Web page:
Angola 3's Robert King and Grayson Perry's Cambridge honours
Civil rights activist Robert King and artist Grayson Perry are among 12 people receiving honorary awards from Anglia Ruskin University in Cambridge.
Mr King, a former Black Panthers member, was recognised for his campaigning since being released from 29 years' solitary confinement in an American prison known as "Angola".
Along with two fellow activists, they became known as the "Angola 3".
Scientists and sportsmen were also honoured at the ceremony.
The artist and social critic Mr Perry, who won the Turner Prize in 2003, attended the ceremony as his alter-ego, Claire.
He received an Honorary Doctor of Arts "in recognition of his thought-provoking and uncompromising artistic works".
Mr King was given an Honorary Doctor of Laws degree in recognition of his campaign to free fellow inmates - Herman Wallace and Albert Woodfox - who were incarcerated with him in Louisiana State Penitentiary, a university spokesman said.
The largest in the US, the jail is nicknamed Angola after a plantation that once stood on its site.
All three men maintain they were imprisoned for crimes they did not commit.
Mr King's own conviction was overturned and he was released in 2001.
He said: "As the only freed member of the Angola 3, I am honoured and humbled to be accepting this honorary Doctor of Laws degree.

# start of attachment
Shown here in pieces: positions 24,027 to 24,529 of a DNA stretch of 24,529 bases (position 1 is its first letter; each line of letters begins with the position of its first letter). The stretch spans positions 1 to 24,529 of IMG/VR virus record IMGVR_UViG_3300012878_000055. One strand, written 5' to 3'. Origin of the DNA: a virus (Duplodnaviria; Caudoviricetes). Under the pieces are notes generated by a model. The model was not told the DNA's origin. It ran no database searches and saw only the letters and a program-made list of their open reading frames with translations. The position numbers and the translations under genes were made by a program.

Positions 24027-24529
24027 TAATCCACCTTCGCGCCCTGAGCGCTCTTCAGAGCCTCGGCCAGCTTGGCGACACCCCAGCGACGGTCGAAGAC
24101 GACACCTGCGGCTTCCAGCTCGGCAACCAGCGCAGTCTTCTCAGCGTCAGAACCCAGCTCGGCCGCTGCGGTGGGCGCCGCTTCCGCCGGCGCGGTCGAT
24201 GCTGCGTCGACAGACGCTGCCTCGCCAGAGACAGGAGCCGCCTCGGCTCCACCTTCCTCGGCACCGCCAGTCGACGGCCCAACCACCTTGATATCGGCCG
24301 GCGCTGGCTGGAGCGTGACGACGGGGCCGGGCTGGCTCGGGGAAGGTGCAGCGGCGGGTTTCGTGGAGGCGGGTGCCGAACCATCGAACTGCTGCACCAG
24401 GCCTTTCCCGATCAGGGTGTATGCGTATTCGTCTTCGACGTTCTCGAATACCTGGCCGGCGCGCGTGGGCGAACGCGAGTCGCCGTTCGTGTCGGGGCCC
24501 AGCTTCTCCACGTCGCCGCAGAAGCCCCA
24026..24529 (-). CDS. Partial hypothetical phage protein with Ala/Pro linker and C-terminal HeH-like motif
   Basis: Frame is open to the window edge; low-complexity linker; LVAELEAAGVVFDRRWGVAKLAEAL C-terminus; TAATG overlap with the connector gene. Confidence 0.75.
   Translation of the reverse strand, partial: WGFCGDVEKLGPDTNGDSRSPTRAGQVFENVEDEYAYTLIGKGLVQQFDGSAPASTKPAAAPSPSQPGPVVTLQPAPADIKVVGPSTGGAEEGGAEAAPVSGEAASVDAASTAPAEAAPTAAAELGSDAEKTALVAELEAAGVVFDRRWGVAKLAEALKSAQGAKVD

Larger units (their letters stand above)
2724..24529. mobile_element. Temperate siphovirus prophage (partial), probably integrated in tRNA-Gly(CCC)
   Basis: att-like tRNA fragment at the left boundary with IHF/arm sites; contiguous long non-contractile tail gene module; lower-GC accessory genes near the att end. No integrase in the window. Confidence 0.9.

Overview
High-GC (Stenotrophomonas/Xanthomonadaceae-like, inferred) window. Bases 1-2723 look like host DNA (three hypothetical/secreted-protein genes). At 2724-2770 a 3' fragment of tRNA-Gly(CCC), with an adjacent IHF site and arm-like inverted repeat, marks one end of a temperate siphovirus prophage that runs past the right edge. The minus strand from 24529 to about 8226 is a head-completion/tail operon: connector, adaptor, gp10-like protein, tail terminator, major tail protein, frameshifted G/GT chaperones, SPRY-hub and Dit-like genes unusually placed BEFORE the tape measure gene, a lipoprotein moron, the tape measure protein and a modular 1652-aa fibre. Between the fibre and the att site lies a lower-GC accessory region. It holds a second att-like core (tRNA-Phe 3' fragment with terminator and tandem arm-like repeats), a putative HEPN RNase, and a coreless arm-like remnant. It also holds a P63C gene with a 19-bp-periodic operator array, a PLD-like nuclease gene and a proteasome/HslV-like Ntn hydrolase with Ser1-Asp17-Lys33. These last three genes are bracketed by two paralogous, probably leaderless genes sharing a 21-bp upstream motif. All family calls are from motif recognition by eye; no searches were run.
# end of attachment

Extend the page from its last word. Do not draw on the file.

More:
"Many people have been involved in my evolution and for this I am grateful.
"So I will accept this award also in recognition of them, especially to my comrades Albert Woodfox and Herman Wallace who are still fighting for freedom after 40 years in solitary confinement, to all political prisoners and to all those who fight for justice."
A university spokesman added: "Robert often says that he is just a ripple in the water, but if everyone he meets can make a ripple then the ripples become waves which can make a real difference."
Mr King will also attend a screening of a documentary about the Angola 3 - In the Land of the Free - narrated by Samuel L Jackson.
The Black Panthers were a black nationalist movement which flourished in the United States in the late 1960s and early 1970s.